Paul knew he was going against popular intuition. He wrote, “For indeed Jews ask for signs and Greeks search for wisdom; but we preach Christ crucified, to Jews a stumbling block and to Gentiles foolishness, but to those who are the called, both Jews and Greeks, Christ the power of God and the wisdom of God” (vv. 22-24). Please do not miss his self-confession. “I preach Christ crucified” he says. “I preach a message I know will offend both main groups in my audience. It will offend the Jews because they seek for signs, they have a particular view of what the Messiah is supposed to be, so, I know that to preach Him crucified is to put a stumbling block in their path. And the Gentiles seek after wisdom, and the idea that the Jewish Messiah’s death is God’s means of reconciliation is ridiculous in their eyes.”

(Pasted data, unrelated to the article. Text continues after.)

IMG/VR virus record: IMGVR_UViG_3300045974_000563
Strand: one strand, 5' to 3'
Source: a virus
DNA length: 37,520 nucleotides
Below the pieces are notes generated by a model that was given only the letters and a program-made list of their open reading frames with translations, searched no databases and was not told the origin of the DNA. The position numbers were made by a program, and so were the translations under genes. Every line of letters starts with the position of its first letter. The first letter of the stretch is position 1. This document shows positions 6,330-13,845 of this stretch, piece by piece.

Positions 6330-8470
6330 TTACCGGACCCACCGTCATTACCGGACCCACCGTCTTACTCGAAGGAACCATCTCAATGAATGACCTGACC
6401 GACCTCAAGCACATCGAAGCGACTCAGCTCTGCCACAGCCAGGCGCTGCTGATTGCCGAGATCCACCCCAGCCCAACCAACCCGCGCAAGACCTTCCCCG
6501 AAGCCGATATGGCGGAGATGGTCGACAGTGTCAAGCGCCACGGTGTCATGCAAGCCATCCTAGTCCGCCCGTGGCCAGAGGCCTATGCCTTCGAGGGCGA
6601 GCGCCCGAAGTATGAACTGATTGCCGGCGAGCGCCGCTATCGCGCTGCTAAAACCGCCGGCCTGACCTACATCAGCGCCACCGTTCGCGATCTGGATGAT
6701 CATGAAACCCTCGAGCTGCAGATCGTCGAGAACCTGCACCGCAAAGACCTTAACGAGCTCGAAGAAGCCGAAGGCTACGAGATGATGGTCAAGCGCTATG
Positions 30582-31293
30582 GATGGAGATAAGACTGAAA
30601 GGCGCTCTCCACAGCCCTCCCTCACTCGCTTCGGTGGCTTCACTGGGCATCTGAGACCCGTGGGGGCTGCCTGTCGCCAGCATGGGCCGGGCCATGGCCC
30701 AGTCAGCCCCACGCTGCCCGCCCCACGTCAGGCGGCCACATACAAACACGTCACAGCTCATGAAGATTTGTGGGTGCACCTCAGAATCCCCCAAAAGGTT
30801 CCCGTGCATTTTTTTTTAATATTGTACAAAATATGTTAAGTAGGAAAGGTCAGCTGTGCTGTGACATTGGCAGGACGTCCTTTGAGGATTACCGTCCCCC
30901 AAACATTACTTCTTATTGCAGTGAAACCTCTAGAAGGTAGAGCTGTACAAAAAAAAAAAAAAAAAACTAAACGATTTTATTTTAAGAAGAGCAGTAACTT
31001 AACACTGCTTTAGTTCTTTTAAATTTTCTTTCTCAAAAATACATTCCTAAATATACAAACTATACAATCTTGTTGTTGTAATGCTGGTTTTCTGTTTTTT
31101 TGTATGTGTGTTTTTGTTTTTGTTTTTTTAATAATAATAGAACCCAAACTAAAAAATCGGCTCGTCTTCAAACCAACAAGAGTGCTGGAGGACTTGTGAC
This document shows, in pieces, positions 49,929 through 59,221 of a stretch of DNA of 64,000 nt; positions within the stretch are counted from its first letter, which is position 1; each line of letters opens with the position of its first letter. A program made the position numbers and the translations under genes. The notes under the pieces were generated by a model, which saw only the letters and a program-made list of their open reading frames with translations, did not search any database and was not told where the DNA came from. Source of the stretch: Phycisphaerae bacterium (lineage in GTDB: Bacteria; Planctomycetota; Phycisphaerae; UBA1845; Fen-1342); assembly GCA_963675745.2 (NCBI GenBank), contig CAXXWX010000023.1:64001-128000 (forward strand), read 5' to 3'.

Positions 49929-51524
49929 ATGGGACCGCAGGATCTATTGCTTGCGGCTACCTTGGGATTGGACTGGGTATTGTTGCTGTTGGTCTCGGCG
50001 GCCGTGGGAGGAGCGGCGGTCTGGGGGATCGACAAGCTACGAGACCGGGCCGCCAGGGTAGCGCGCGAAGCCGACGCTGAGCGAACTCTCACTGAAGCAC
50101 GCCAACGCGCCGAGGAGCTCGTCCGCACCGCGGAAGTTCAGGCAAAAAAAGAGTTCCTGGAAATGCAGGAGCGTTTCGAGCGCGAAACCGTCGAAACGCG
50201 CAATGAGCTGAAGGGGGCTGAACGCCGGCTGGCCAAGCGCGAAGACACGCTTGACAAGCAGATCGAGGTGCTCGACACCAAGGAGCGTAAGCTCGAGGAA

How completely unlike the attitude that prevails today! Can you imagine if Paul were to present this preaching strategy in many college and seminary courses today? “I know what my audience will find attractive. So I intend to give them just the opposite.” He would never graduate! Today we are taught to take surveys of our areas, learn what is attractive to our “target audience,” how long the service should be, what tempo the music should have, what colors most attract and have the best emotional appeal, how the pastor should dress (you don’t want to intimidate!) whether you should even have a pulpit (it should be warm and attractive and friendly-though a bar stool is enough for most), and how long the preacher should go in telling his heart-tugging, sentimental stories before closing with affirming the essential goodness of the audience and assuring them of God’s love for them. The Apostle would not have the slightest idea what has possessed us, it would seem. He knew what would automatically attract, and he purposefully, willfully, said, “No, I will not do that.”

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